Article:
Posted: 4 Min ReadFeature Stories

The New CISO Agenda

Two decades of digital changes have fostered an increasingly complex threat landscape, forcing dramatic transformations in the CISO’s job.

Now that cyber security is finally acknowledged as a bona fide enterprise risk, CISOs are being tested to stretch beyond their technical roots and embrace a role that demands the full range of leadership and management skills exemplified by others in the C-suite.

An increasingly complex threat landscape coupled with an active regulatory climate has elevated security issues to the highest echelons of corporate management. At the same time, companies are venturing deeper into digital transformation, shifting critical business processes and revenue opportunities online, which requires proper safeguards.

The upshot: IT security leaders have had to embark on a transformational journey of their own, evolving from technical implementers to stewards of enterprise security strategy across lines of business and within the top executive ranks.

Many liken the shift to the metamorphosis of the CIO role over the last couple of decades as information technology took root as the foundational building block of business.  

“In much the same way, the CIO role changed as business got more immersed in new technology, the CISO is now taking a much more active role,” says Bill Brown, senior vice president and CISO at Houghton Mifflin Harcourt, who has also served as a CIO. “Digital transformation has a huge impact on data and the security and privacy of that data. As a result, the CISO role needs to move front and center to enable the business to act on security and privacy by design.”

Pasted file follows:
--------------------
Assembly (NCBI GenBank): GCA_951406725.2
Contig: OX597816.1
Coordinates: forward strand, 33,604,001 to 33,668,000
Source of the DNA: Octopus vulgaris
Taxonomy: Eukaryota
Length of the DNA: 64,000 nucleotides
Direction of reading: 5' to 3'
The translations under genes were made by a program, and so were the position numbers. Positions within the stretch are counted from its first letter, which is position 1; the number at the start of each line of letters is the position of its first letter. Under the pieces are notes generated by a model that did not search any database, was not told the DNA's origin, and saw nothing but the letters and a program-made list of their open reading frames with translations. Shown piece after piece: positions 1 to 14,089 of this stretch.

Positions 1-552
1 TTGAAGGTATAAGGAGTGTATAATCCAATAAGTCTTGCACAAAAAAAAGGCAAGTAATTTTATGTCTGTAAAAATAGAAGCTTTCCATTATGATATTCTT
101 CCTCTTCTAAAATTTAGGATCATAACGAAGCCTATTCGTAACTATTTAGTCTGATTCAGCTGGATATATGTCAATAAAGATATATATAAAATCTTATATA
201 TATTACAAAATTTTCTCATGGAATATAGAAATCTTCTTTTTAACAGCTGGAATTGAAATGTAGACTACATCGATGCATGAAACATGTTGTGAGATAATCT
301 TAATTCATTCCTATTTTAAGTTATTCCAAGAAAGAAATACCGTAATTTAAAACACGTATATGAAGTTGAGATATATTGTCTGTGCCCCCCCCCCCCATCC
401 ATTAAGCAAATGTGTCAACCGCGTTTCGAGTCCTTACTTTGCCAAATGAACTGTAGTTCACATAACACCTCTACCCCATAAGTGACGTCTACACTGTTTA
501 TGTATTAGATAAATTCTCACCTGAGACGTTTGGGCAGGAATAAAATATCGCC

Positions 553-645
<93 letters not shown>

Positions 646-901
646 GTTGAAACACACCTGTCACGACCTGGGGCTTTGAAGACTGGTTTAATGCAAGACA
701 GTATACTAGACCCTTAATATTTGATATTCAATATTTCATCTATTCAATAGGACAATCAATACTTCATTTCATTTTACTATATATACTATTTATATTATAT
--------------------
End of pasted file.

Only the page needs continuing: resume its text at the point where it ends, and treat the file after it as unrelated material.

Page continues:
The irony is the role now moving to the frontlines didn’t exist a couple of decades ago and is still somewhat of a rookie position in many organizations. In fact, while the 2017 State of the Cyber Security Study released by the ISACA uncovered an increase in the CISO ranks--65% of companies now have a CISO, up from 50% in 2016—the research found that in many cases, the bump could be tied to a simple title change as opposed to bringing in talent with more sophisticated security and management experience. 

But with vastly bigger reservoirs of data to protect and in light of an increasing connected enterprise, CISOs need to move beyond the role of technical enforcer and compliance monitor to be aligned more closely with the business and manage information risks at a more strategic level.

“I call it the CISO mullet,” Brown explains. “In the past, the CISO was looked upon as an enforcer, making sure products passed through a staged gate and telling people what not to do. Now the role has changed to one of an enabler so CISOs have to figure out how to play with other partners and IT to go further, faster.”

Faces of the New CISO

Security professionals ready to step into a redefined CISO role should prepare for a range of new responsibilities. A Deloitte report identified what it dubbed the four faces of the new CISO: Technologist, responsible for guiding the design and deployment of security technologies and standards; Guardian, charged with monitoring the effectiveness of the security program, processes, and controls; Strategist, tasked with aligning business and IT security standards; and Advisor, helping to identify cyber risks and engaging the organization and key executive stakeholders to increase security awareness.